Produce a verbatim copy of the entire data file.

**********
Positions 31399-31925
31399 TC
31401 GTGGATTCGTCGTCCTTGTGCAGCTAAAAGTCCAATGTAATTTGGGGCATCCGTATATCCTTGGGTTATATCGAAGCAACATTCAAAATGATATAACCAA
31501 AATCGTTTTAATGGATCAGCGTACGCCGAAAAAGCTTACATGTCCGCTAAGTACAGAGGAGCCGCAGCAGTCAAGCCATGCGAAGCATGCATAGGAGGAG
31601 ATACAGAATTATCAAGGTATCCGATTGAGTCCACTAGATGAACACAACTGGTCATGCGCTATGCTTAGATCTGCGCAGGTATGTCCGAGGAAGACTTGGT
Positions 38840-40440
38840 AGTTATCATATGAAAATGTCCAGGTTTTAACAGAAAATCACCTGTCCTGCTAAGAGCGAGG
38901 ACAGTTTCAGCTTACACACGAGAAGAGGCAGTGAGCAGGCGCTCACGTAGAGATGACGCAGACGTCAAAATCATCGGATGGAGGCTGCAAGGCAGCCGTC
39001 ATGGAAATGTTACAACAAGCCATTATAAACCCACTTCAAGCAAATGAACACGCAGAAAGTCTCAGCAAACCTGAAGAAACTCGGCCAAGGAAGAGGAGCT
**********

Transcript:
Positions 31399-31925
31399 TC
31401 GTGGATTCGTCGTCCTTGTGCAGCTAAAAGTCCAATGTAATTTGGGGCATCCGTATATCCTTGGGTTATATCGAAGCAACATTCAAAATGATATAACCAA
31501 AATCGTTTTAATGGATCAGCGTACGCCGAAAAAGCTTACATGTCCGCTAAGTACAGAGGAGCCGCAGCAGTCAAGCCATGCGAAGCATGCATAGGAGGAG
31601 ATACAGAATTATCAAGGTATCCGATTGAGTCCACTAGATGAACACAACTGGTCATGCGCTATGCTTAGATCTGCGCAGGTATGTCCGAGGAAGACTTGGT
Positions 38840-40440
38840 AGTTATCATATGAAAATGTCCAGGTTTTAACAGAAAATCACCTGTCCTGCTAAGAGCGAGG
38901 ACAGTTTCAGCTTACACACGAGAAGAGGCAGTGAGCAGGCGCTCACGTAGAGATGACGCAGACGTCAAAATCATCGGATGGAGGCTGCAAGGCAGCCGTC
39001 ATGGAAATGTTACAACAAGCCATTATAAACCCACTTCAAGCAAATGAACACGCAGAAAGTCTCAGCAAACCTGAAGAAACTCGGCCAAGGAAGAGGAGCT